A new measure would add homelessness to the Ralph Civil Rights Act
Although homeless people make up just a fraction of the population of Los Angeles — less than 1% — they represented 16% of the total homicide victims in 2018. These numbers demonstrate just how dangerous it is to be homeless in California.
A number of recent killings where a homeless person was killed with extreme brutality in California has inspired lawmakers to weigh new legal protections for homeless Californians. According to a criminal defense attorney Los Angeles, CA, a proposed law would require prosecutors to charge acts of violence against the homeless as hate crimes.
Assembly Bill 1422 was introduced by Mike Gipson, a Democrat from Carson. He stated that because the homeless are some of California’s most vulnerable citizens, it only makes sense to add them to the state’s civil rights act. Gipson’s godson is homeless, which makes the issue personal for him.
A.B. 1422 would add homelessness to the Ralph Civil Rights Act, which would not only make crimes against the homeless subject to hate crime prosecution, but would grant the homeless civil protection from discrimination. While both bills passed through the Legislature, both Governors Schwarzenegger and Brown vetoed the measures. These bills were opposed by both district attorney and public defender groups, who stated that while they are sympathetic to the plight of the homeless, being homeless is a transitional status, as compared to other characteristics covered by the Act, such as race.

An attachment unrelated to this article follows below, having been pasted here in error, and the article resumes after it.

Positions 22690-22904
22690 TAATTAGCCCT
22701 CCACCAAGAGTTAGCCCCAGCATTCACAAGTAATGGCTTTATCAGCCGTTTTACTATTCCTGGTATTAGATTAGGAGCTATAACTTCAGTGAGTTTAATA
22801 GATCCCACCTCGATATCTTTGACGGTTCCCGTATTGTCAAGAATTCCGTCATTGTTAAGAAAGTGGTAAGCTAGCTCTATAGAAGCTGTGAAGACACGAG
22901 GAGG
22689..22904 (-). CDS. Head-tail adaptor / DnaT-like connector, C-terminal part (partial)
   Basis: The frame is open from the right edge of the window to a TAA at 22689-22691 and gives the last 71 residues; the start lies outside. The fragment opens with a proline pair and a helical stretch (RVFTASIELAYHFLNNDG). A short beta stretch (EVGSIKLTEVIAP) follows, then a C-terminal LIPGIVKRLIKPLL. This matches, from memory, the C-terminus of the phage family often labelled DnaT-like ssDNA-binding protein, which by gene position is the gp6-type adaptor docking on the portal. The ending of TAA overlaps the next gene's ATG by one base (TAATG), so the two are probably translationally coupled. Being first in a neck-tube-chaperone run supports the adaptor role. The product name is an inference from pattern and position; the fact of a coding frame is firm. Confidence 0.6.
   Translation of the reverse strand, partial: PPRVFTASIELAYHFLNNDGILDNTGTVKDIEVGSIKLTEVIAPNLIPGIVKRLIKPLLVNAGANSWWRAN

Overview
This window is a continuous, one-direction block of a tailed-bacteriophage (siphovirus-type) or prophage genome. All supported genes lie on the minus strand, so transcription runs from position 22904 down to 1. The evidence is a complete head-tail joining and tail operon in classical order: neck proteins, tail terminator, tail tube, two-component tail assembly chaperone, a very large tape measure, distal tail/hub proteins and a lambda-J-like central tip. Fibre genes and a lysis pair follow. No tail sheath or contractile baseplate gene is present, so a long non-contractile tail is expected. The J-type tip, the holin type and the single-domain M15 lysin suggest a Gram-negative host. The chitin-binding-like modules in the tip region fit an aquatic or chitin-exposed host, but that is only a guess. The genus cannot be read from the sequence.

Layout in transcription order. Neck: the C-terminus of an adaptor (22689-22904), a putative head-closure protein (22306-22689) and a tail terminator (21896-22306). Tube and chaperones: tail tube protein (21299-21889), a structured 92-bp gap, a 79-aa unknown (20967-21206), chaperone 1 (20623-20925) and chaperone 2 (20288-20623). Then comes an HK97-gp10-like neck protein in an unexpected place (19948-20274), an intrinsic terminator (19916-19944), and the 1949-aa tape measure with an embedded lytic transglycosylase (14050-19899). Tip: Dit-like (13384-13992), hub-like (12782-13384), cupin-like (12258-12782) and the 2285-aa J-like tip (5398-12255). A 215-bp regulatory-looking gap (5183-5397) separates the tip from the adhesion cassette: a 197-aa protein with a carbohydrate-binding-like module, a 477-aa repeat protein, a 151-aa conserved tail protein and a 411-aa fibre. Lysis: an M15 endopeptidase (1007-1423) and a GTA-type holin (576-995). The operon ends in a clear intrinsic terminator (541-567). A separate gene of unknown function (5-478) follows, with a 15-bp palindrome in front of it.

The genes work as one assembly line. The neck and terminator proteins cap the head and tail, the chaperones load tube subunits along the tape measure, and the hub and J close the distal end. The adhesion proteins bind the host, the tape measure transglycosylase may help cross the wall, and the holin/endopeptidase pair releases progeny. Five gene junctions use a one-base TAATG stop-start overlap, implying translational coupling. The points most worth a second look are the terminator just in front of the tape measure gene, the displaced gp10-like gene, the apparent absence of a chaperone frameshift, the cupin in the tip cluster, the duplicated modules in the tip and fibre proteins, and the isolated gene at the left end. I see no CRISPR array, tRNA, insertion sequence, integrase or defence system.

If the bill becomes law, it would enable prosecutors to request an enhanced sentence because it is considered a hate crime. Under California law, if you commit a crime such as assault or vandalism, and were motivated in part by the fact that the victim has one of the characteristics of a protected class, the offense is considered a hate crime. Under current law, if a person threatens, harasses, or harms another because of that person’s disability, gender, nationality, race or ethnicity, religion or sexual orientation, it could lead to hate crime charges.
For misdemeanor crimes with a hate crime enhancement, the offense can then be charged as a felony. The punishment can then be as high as 16 months to 3 years in prison, plus a fine of up to $10,000. For a felony crime with a hate crime enhancement, the judge may sentence you to an additional 4 years in prison.
As a criminal defense attorney Los Angeles, CA can explain, if homelessness were added to the list of protected characteristics under California law, then people charged with crime could face significantly expanded penalties for crimes. In many cases, the crimes may not have been targeted the homeless specifically — but a law would give a prosecutor discretion to charge the case in that manner. For this reason, most criminal defense attorneys oppose this bill.
If you have been charged with a crime, the Chambers Law Firm can help. Contact us today at 855-397-0210 or firstname.lastname@example.org to schedule a free initial consultation with an experienced criminal defense attorney Los Angeles, CA.